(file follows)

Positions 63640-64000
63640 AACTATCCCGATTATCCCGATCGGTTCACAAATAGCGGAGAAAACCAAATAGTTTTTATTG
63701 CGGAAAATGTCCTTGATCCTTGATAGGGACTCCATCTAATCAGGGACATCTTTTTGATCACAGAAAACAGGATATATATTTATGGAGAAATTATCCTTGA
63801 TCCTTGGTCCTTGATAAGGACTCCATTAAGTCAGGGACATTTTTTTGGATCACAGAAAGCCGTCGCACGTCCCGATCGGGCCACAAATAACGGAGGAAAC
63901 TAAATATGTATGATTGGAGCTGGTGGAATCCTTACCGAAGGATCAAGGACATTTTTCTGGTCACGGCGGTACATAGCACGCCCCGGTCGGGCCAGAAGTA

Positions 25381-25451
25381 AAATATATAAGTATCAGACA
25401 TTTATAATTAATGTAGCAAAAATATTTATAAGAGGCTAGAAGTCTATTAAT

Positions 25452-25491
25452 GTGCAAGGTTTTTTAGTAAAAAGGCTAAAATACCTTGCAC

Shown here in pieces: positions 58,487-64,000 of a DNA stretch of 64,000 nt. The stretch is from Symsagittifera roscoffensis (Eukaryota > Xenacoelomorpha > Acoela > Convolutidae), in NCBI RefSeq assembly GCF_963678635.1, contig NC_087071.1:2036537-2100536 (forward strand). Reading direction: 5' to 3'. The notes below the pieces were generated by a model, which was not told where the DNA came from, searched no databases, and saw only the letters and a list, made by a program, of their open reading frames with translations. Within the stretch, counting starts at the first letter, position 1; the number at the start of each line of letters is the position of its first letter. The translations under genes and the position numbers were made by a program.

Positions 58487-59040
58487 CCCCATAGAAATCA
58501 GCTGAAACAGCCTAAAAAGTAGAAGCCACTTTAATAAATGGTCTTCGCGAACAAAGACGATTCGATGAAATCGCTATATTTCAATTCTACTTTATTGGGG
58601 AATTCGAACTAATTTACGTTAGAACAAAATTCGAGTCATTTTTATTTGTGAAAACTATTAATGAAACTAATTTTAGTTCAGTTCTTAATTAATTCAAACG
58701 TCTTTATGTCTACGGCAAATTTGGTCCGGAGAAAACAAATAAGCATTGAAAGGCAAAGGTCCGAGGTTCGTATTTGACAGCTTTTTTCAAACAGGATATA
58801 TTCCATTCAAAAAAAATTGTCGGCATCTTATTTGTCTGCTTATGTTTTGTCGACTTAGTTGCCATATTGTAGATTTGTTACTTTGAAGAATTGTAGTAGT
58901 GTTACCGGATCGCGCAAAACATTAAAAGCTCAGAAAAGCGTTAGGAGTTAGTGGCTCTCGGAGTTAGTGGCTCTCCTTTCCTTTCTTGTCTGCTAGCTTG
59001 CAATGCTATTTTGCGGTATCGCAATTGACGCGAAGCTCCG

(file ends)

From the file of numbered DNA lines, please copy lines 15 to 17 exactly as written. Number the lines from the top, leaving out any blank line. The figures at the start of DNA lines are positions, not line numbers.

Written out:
58601 AATTCGAACTAATTTACGTTAGAACAAAATTCGAGTCATTTTTATTTGTGAAAACTATTAATGAAACTAATTTTAGTTCAGTTCTTAATTAATTCAAACG
58701 TCTTTATGTCTACGGCAAATTTGGTCCGGAGAAAACAAATAAGCATTGAAAGGCAAAGGTCCGAGGTTCGTATTTGACAGCTTTTTTCAAACAGGATATA
58801 TTCCATTCAAAAAAAATTGTCGGCATCTTATTTGTCTGCTTATGTTTTGTCGACTTAGTTGCCATATTGTAGATTTGTTACTTTGAAGAATTGTAGTAGT